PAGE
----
Comparison of culture and molecular techniques for microbial community characterization in infected necrotizing pancreatitis.

TitleComparison of culture and molecular techniques for microbial community characterization in infected necrotizing pancreatitis.
Publication TypeJournal Article
Year of Publication2014
AuthorsHanna EM, Hamp TJ, McKillop IH, Bahrani-Mougeot F, Martinie JB, Horton JM, Sindram D, Gharaibeh RZ, Fodor AA, Iannitti DA
JournalJ Surg Res
Volume191
Issue2
Pagination362-9
Date Published2014 Oct
ISSN1095-8673
KeywordsAdult, Aged, Anti-Bacterial Agents, Bacteria, Bacterial Infections, Culture Media, Female, Humans, Male, Middle Aged, Pancreatitis, Acute Necrotizing, Polymerase Chain Reaction, RNA, Ribosomal, 16S, Sequence Analysis, DNA
Abstract

<p><b>BACKGROUND: </b>Infected necrotizing pancreatitis is associated with significant morbidity and mortality. Peripancreatic fluid cultures may fail to identify all the infecting organisms. The aim of this study was to compare the bacterial biome of peripancreatic fluid from infected necrotizing pancreatitis patients using 16S ribosomal RNA (rRNA) DNA deep sequencing and quantitative polymerase chain reaction (qPCR) targeting the 16S rRNA gene versus standard laboratory culture.</p><p><b>MATERIALS AND METHODS: </b>Peripancreatic fluid was collected during operative or radiologic intervention and samples sent for culture. In parallel, microbial DNA was extracted, qPCR targeting the 16S rRNA gene and 16S rRNA PCR amplification followed by Illumina deep sequencing were performed.</p><p><b>RESULTS: </b>Using culture techniques, the bacterial strains most frequently identified were gram-negative rods (Escherichia coli, Klebsiella pneumoniae) and Enterococcus. Samples in which culture results were negative had copy numbers of the 16S rRNA gene close to background in qPCR analysis. For samples with high bacterial load, sequencing results were in some cases in good agreement with culture data, whereas in others there were disagreements, likely due to differences in taxonomic classification, cultivability, and differing susceptibility to background contamination. Sequencing results appeared generally unreliable in cases of negative culture where little microbial DNA was input into qPCR sequencing reactions.</p><p><b>CONCLUSIONS: </b>Both sequencing and culture data display their own sources of bias and potential error. Consideration of data from multiple techniques will yield a more accurate view of bacterial infections than can be achieved by any single technique.</p>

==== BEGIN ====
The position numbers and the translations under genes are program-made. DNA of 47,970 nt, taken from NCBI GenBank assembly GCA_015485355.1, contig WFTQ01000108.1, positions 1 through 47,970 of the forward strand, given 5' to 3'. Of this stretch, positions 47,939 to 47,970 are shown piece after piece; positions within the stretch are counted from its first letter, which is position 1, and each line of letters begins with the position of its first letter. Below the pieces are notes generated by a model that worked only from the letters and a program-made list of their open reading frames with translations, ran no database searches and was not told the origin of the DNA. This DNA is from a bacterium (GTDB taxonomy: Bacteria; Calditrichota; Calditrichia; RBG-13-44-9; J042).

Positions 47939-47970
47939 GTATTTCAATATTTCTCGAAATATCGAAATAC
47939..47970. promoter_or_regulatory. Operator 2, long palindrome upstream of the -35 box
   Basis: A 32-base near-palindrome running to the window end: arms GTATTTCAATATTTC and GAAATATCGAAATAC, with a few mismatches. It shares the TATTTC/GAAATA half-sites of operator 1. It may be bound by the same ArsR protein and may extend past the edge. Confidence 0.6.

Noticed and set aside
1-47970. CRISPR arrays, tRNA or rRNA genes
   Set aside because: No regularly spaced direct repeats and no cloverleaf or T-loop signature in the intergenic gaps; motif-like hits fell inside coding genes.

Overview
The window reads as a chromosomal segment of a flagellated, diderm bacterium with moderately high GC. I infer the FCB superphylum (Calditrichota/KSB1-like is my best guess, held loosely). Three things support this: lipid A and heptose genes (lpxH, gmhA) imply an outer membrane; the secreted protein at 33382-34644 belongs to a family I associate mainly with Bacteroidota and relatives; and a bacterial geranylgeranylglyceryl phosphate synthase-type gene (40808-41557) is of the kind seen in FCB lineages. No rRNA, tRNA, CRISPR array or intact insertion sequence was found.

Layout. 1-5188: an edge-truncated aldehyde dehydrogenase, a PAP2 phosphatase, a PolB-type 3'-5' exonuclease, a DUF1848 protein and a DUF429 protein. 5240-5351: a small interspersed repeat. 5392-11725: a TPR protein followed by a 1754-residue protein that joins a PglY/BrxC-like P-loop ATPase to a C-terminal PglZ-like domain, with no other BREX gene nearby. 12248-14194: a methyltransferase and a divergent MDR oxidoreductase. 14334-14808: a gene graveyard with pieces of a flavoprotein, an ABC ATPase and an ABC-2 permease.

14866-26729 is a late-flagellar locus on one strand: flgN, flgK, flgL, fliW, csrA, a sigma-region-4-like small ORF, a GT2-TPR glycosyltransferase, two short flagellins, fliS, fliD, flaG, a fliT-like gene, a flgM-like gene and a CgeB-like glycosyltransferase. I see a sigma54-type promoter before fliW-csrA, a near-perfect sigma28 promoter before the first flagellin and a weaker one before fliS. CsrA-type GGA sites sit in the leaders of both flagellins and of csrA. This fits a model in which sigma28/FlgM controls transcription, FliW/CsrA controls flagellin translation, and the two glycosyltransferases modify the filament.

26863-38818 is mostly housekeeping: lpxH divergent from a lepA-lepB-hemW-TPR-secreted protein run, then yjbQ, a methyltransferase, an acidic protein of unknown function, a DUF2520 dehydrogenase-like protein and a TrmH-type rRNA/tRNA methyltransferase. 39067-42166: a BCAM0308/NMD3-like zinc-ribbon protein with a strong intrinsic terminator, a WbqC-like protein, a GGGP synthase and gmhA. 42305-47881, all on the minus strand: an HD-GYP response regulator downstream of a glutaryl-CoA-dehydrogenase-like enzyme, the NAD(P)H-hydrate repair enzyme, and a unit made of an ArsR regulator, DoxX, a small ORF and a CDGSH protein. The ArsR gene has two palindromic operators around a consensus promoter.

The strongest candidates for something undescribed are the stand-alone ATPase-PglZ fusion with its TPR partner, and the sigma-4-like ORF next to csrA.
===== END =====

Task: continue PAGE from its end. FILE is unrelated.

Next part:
DOI10.1016/j.jss.2014.05.003
Alternate JournalJ. Surg. Res.
PubMed ID24952411